Set up of Peyton Field starts the Thursday before Commencement. Everything is taken down by the Thursday after. In order to accomplish this without destroying the turf, a 100-foot plywood road is built out across the track and Peyton Field for service trucks. The road is built again for take-down. During this time a 40 kilowatt generator sits on lower Baker Field to power lighting as work continues after dark.

The fixers. With an event of this size, problems are bound to arise, right? On the contrary, Bailey says things usually run pretty smoothly. But if a problem does come up it gets fixed immediately by one of the very capable and committed facilities, dining, or security staff working the event.

Hats off. “Along with the Commencement ceremony, during the course of the year we set up for 46 other campus events,” Vance says. “While the Commencement tasks are underway, we are also dealing with student move-out. As Commencement cleanup is finishing, we jump right into repairing, cleaning, and detailing all the campus residence halls in preparation for summer conference use.” Vance reports that during Commencement weekend, staff put in more than 700 regular hours and more than 540 in overtime.

Line ‘em up
If it ain’t broke… According to Finney, the system of lining up graduates in Karlen Quad for the procession evolved over many years. Former Associate Dean Frank Peterson, who retired in 1989, devised the basic method still used to assemble graduates today.

Take a number. Graduates meet on Commencement Sunday at 1 p.m. in the quad. Each picks up a ticket with a number on it; the numbers are in the same order as Dean Bartanen’s reading list. Finney uses six “big, fat pieces of sidewalk chalk” to write numbers on the sidewalks, to help the graduates figure out where to stand. At 1:30 p.m., he makes an announcement through a loudspeaker in the window of his Jones 212 office that it is time for everyone to take their places. Graduates, following the chalk numbers, find their spots in line. When everyone is in place, Professor Kate Stirling, a faculty marshal, and Finney collect the leftover tickets and cross those names off of Dean Bartanen’s list, so that the names of absent graduates will not be read at the ceremony.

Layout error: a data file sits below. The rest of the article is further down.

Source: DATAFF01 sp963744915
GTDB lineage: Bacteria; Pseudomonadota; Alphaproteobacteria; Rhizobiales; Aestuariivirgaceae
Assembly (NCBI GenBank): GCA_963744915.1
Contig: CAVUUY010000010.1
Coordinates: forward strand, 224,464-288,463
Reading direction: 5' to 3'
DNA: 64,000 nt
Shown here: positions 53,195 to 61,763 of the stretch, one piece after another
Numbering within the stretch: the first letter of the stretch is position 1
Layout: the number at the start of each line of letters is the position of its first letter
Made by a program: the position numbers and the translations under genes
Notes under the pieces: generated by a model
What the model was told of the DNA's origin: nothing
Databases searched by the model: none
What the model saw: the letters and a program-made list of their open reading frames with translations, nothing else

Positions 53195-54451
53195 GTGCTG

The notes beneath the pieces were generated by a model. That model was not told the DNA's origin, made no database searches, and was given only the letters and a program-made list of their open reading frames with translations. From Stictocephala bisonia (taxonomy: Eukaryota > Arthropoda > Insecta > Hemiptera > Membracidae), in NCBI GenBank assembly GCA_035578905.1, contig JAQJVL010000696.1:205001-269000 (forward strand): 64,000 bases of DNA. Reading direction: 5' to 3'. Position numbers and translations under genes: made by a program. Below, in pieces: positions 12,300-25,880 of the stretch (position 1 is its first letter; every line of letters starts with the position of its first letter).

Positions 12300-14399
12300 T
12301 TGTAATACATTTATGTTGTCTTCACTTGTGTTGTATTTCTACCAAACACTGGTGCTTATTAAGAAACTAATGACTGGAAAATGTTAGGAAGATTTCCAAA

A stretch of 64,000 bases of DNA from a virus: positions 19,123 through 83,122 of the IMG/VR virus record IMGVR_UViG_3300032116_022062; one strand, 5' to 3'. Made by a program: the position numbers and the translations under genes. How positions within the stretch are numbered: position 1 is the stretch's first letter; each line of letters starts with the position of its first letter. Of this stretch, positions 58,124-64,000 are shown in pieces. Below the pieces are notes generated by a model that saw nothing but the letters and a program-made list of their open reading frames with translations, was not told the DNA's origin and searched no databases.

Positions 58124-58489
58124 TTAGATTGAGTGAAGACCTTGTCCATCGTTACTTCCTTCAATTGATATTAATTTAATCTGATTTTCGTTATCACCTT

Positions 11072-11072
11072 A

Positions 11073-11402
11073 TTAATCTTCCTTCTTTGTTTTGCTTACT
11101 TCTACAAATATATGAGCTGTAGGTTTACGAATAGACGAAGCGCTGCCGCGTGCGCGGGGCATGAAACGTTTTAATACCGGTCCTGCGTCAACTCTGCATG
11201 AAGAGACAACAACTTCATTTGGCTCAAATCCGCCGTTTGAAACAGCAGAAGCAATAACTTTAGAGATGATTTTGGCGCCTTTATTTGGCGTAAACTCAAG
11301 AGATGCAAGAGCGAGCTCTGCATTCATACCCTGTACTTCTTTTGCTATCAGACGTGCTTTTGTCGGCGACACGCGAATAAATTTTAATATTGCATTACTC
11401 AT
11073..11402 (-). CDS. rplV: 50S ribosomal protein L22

Pomp and circumstances
Synchronize your watches. At precisely 1:50 p.m., graduates begin their procession to Baker Stadium, marching between an honor guard of faculty and platform party dignitaries in front of the Todd/Phibbs residence hall.

Dress-up. Guard participants dress in full academic regalia. Finney says that many of the faculty own their own robes as “tools of the trade” for such occasions, while others rent from the same company that supplies gowns for the graduates. There’s also a small stash of donated regalia—acquired over time from retiring faculty—in the associate dean’s office.

Always on time. According to Finney, Puget Sound’s Commencement never starts late; the procession always arrives at Baker Stadium right at 2 p.m. or a couple of minutes early. Finney says, “This year we started at 1:58 p.m.”